The study was prospective in character and referred to the monitoring of changes in coagulation tests after surgical revascularization of the heart. The sample included 60 consecutive patients who were hospitalized at the Clinic for Cardiovascular Diseases University Clinical Center Tuzla diagnosed with coronary artery disease. Patients underwent elective coronary artery bypass heart surgery. Written consent was obtained from all the patients included in the study. The study has been approved by the Local Ethic Committee. Investigations were carried out in accordance with the Declaration of Helsinki as revised in 2008.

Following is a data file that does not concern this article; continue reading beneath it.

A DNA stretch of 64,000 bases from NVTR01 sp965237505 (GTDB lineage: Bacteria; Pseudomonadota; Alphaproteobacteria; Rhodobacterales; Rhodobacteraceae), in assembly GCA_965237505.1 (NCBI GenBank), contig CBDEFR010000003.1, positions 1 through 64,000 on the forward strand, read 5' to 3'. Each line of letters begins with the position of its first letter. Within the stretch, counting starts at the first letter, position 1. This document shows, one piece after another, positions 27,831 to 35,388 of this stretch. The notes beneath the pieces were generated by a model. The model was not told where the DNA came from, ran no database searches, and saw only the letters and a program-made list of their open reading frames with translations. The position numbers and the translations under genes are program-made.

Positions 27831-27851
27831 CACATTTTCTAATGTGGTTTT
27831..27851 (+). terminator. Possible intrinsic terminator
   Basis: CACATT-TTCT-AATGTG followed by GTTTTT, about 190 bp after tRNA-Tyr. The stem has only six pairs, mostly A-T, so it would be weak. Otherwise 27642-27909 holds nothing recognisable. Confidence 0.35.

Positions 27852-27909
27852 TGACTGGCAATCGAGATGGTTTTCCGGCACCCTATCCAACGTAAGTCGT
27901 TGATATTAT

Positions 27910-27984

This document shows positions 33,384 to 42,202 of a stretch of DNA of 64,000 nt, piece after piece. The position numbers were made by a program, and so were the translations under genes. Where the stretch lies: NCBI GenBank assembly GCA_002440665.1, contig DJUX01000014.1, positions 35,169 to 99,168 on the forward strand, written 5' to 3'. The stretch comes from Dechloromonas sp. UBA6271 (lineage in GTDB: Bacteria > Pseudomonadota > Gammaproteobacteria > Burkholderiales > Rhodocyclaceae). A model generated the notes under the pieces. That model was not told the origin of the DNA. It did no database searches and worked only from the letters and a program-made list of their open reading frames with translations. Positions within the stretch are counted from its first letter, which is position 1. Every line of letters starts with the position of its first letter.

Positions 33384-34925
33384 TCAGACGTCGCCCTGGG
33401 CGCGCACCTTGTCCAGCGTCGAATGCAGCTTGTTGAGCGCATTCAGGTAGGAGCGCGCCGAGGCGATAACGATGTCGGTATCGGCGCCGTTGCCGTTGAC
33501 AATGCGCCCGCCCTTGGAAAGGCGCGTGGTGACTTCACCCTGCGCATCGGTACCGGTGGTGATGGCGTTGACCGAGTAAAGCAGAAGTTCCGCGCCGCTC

Patients included in the study had normal preoperative coagulation, ejection fraction >35%, no liver and renal disease. Clopidogrel and warfarin were excluded from therapy five days before the operation and acetylsalicylic acid one day before. Patients were randomly allocated to one of two groups with 30 patients per group. Group 1 was operated with the use of CPB, called on-pump technique, and group 2 was operated without the use of CPB, called off-pump technique. Balanced anaesthesia was used in both groups. Patients where pre-medicated using midazolam 2-2.5 and fentanyl 200-300 gg. Induction of anaesthesia was by midazolam 0.2 mg/kg and pankuronium 0.1 mg/kg. Anaesthesia was maintained with continuous infusion of midazolam, fentanyl, pankuronium and sevoflurane in both groups. During CPB in on-pump group, anaesthesia was maintained only by continuous infusion of midazolam, fentanyl and pankuronium. In the on-pump group, before connection to CPB, unfractionated heparin (300-400 IU/kg) was administered to achieve ACT more than 450 s. CPB was managed with a minimal nasopharyngeal temperature of 32[degrees]C. Myocardial protection was achieved with cold (4[degrees]C) potassium cardioplegia. In the off-pump group, CABG was performed on the beating normothermic heart with local cardiac wall immobilization. Before the anastomosis was started, unfractionated heparin was administered (100 IU/kg.b.w), followed by additional 2000-3000IU of heparin to maintain ACT >250 s. The heparin was reversed by the administration of protamin. We used a different target ACT for both procedures, because there were different indications for the use of anticoagulation. Whereas in the on-pump group heparin was mainly used to prevent clotting in the CPB system, in the off-pump group it was needed to prevent clotting in the harvested internal mammary arteries and in the native coronary system during grafting. The postoperative ACT after protamine infusion was the same in both groups (<130). Hypothesizing that off-pump would not influence hemostasis, we decided to study the effects after the operation. Protamine sulfate binds to negatively charged unfractionated heparin. The resultant protamine-heparin complex is rapidly cleared by the reticuloendothelial system. Protamine is routinely administered postoperatively to reverse the high concentrations of heparin required for patients undergoing cardiac surgery. In group 1 after completion of CPB, the heparin was reversed by administration of img protamin/ 100 IU of heparin. In group 2, patients received 0.3-0.5 mg protamine/100 IU heparin. If the ACT remained elevated following the initial dose of protamine, an additional dose of 20-50mg protamine was given to decrease ACT <130s. For ACT measurement we used Medtronic ACT II coagulation analyzer. Assessment of coagulation status of patients was done using coagulation tests: activated partial thromboplastin time (APTT) and international normalized ratio (INR). INR is the international normalized value for prothrombin time (PT). For both tests we used automatical coagulation analyzer Siemens Sysmex CA-1500th System. The blood sample for analysis was obtained from the peripheral vein in a tube with anticoagulant sodium citrate and in the ratio of 1:9, one part anticoagulant and nine parts of blood. As a reagent for the PT test is used Thromborel S, and for APTT Pathtromtin SL. Blood samples were collected preoperatively, at admission in intensive care unit (ICU) and the day after surgery. Time elapsed from sampling to analysis was not greater than one hour.